Comment by esrogs on Can you get AGI from a Transformer? · 2020-08-12T01:11:34.821Z · score: 4 (2 votes) · LW · GW

Then you turn the Transformer back on for the next word, with the previous writing as an additional input, and maybe it takes 30 Transformer layers just to get back to where it was, i.e. having re-internalized that concept from before.

Are the remaining 66 layers not enough to build on the concept? What if we're talking about GPT-N rather than GPT-3, with T >> 96 total layers, such that it can use M layers to re-internalize the concept and T-M layers to build on it?

Aren't our brains having to do something like that with our working memory?

Comment by esrogs on Can you get AGI from a Transformer? · 2020-08-12T01:00:06.619Z · score: 4 (2 votes) · LW · GW

I recognize that this kind of probabilistic programming stuff is not as "hot" as DNNs right now, but it's not neglected either; it's a pretty active area of CS research, moving forward each year.

Would the generative models not themselves be deep neural networks?

Comment by esrogs on is gpt-3 few-shot ready for real applications? · 2020-08-12T00:32:03.516Z · score: 2 (1 votes) · LW · GW

I'd assume a common use pattern will end up being something like: use few-shot, release, collect data, fine-tune, rinse-repeat.

This makes sense to me, and I wonder if we might even see some additional steps, like distilling to a smaller, cheaper model after fine-tuning, or even (at some point, for some problems) generating regular code.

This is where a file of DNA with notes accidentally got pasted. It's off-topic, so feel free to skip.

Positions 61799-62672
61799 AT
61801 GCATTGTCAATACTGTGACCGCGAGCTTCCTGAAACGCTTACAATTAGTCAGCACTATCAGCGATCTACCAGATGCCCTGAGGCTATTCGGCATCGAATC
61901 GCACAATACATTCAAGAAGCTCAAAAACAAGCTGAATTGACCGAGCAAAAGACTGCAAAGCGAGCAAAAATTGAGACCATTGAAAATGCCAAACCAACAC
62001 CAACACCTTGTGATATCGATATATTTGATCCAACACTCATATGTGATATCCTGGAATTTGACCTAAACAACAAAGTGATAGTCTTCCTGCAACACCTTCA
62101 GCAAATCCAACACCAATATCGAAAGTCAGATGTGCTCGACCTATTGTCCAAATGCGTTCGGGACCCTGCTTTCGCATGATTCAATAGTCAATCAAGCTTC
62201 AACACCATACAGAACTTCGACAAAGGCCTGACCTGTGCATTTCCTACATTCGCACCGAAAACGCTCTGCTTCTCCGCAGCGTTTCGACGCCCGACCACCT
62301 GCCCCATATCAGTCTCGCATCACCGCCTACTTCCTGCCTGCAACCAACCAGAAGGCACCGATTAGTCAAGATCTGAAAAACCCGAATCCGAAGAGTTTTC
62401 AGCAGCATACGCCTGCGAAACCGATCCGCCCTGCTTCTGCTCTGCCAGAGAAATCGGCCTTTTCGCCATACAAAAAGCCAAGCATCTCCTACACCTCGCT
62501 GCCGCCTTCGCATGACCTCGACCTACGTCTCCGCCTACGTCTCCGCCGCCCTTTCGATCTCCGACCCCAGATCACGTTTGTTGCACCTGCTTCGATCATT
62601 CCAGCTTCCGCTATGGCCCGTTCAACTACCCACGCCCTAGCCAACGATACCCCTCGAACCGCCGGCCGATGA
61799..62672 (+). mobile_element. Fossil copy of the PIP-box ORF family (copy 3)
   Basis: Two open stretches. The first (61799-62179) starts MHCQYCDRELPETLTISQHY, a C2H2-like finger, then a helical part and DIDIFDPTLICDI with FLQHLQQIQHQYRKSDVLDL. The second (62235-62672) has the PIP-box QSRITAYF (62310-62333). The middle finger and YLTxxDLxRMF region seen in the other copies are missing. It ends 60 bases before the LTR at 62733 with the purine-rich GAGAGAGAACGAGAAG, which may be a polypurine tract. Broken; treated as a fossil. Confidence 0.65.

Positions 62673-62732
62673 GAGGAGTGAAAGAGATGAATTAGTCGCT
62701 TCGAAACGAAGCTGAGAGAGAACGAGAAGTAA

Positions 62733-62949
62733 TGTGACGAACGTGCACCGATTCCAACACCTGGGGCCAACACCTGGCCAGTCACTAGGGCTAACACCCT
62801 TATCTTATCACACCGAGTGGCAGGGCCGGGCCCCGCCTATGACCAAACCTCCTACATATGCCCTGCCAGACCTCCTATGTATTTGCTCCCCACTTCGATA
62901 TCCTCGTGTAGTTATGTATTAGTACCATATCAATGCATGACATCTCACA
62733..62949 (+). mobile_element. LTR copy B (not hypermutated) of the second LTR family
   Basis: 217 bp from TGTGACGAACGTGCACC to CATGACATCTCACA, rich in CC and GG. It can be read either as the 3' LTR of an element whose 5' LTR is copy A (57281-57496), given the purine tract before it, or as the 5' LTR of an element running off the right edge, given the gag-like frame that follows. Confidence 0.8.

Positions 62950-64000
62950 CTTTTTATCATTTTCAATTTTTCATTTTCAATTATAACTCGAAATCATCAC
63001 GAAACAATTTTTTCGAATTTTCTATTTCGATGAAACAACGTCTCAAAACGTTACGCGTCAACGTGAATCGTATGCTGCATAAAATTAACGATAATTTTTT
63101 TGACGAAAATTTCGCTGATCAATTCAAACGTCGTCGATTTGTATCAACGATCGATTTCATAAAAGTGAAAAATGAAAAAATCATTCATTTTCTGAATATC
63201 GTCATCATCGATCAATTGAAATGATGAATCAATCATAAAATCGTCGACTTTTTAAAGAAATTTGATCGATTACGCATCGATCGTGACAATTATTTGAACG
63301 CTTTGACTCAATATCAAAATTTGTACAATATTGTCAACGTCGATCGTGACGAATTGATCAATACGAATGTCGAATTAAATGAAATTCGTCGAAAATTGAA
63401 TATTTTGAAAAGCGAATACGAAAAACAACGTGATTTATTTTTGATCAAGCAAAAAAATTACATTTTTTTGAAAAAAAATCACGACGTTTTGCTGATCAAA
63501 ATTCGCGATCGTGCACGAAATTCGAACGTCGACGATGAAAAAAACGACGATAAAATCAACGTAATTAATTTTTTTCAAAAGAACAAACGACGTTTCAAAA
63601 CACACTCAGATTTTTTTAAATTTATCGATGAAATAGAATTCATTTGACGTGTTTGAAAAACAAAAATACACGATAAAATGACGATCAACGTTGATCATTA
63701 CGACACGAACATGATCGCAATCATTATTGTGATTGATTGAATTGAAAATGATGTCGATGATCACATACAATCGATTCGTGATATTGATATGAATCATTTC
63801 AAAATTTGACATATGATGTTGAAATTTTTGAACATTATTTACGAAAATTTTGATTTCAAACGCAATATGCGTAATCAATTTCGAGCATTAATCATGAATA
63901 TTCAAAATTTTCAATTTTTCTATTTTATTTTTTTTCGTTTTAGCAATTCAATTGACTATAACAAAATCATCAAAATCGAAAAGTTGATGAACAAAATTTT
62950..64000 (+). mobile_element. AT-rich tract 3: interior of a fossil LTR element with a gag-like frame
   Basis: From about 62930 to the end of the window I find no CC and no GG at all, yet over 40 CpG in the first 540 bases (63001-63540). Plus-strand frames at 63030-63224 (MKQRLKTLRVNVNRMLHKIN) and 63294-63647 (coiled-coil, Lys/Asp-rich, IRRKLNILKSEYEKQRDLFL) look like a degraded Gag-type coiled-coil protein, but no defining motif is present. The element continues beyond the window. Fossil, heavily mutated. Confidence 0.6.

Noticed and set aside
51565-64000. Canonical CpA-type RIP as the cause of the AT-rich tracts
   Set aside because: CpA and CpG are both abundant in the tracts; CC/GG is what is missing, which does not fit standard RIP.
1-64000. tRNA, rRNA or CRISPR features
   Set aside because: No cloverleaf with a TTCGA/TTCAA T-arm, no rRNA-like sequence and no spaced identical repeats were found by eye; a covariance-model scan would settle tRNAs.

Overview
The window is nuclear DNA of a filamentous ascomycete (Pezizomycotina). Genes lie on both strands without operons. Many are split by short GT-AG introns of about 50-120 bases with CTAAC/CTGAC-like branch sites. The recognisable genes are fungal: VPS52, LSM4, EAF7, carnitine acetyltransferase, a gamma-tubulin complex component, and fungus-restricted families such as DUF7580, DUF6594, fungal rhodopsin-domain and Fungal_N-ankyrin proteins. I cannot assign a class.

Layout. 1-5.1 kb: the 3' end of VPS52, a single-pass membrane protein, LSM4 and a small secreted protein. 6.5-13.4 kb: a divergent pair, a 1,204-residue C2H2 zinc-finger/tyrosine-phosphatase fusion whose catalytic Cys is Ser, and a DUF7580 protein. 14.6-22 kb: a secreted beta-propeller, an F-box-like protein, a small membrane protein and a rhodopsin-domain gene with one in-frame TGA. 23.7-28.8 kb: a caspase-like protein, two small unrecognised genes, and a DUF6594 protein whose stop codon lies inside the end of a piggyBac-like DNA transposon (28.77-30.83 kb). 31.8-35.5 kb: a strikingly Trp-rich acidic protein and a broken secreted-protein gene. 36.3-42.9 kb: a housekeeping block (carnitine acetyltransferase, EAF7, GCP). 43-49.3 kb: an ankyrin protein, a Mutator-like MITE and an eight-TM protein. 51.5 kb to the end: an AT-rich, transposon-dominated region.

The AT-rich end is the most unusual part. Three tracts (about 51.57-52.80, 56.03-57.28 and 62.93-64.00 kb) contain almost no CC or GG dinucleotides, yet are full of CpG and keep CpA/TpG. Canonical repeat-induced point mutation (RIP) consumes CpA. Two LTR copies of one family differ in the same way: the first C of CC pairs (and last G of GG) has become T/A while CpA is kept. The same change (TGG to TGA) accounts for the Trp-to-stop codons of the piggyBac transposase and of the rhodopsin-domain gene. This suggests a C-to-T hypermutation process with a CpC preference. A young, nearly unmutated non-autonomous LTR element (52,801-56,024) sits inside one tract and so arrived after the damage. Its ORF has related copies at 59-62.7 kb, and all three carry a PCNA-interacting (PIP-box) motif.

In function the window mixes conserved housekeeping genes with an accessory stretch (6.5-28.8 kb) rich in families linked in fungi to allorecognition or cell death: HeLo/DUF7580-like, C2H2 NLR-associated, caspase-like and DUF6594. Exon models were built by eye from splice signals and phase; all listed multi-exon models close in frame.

Comment by esrogs on Raising funds to establish a new AI Safety charity · 2020-08-08T21:09:33.345Z · score: 4 (2 votes) · LW · GW

It seems to me like banning organizational announcement will make it much harder to get new initiatives of the ground.

Incidentally, anyone in this space trying to get a new initiative off the ground may want to apply to's first funding round. (We'll be providing funding, as well as fiscal sponsorship some administrative support. Applications due by October 1st.)

[Edited to clarify that we won't provide full fiscal sponsorship. We will provide some administrative support via SEE (who is SAF's fiscal sponsor). Project seeking long-term fiscal sponsorship may want to apply directly to SEE (perhaps after bootstrapping via SAF). See more details on our announcement page.]

Comment by esrogs on The EMH Aten't Dead · 2020-07-31T22:33:54.739Z · score: 2 (1 votes) · LW · GW

I tend to think of the market as a random walk during day trading, largely driven by viral memetic fashion trends on the scale of weeks to months, and then often only "weighing" effectively on the scale of months to years.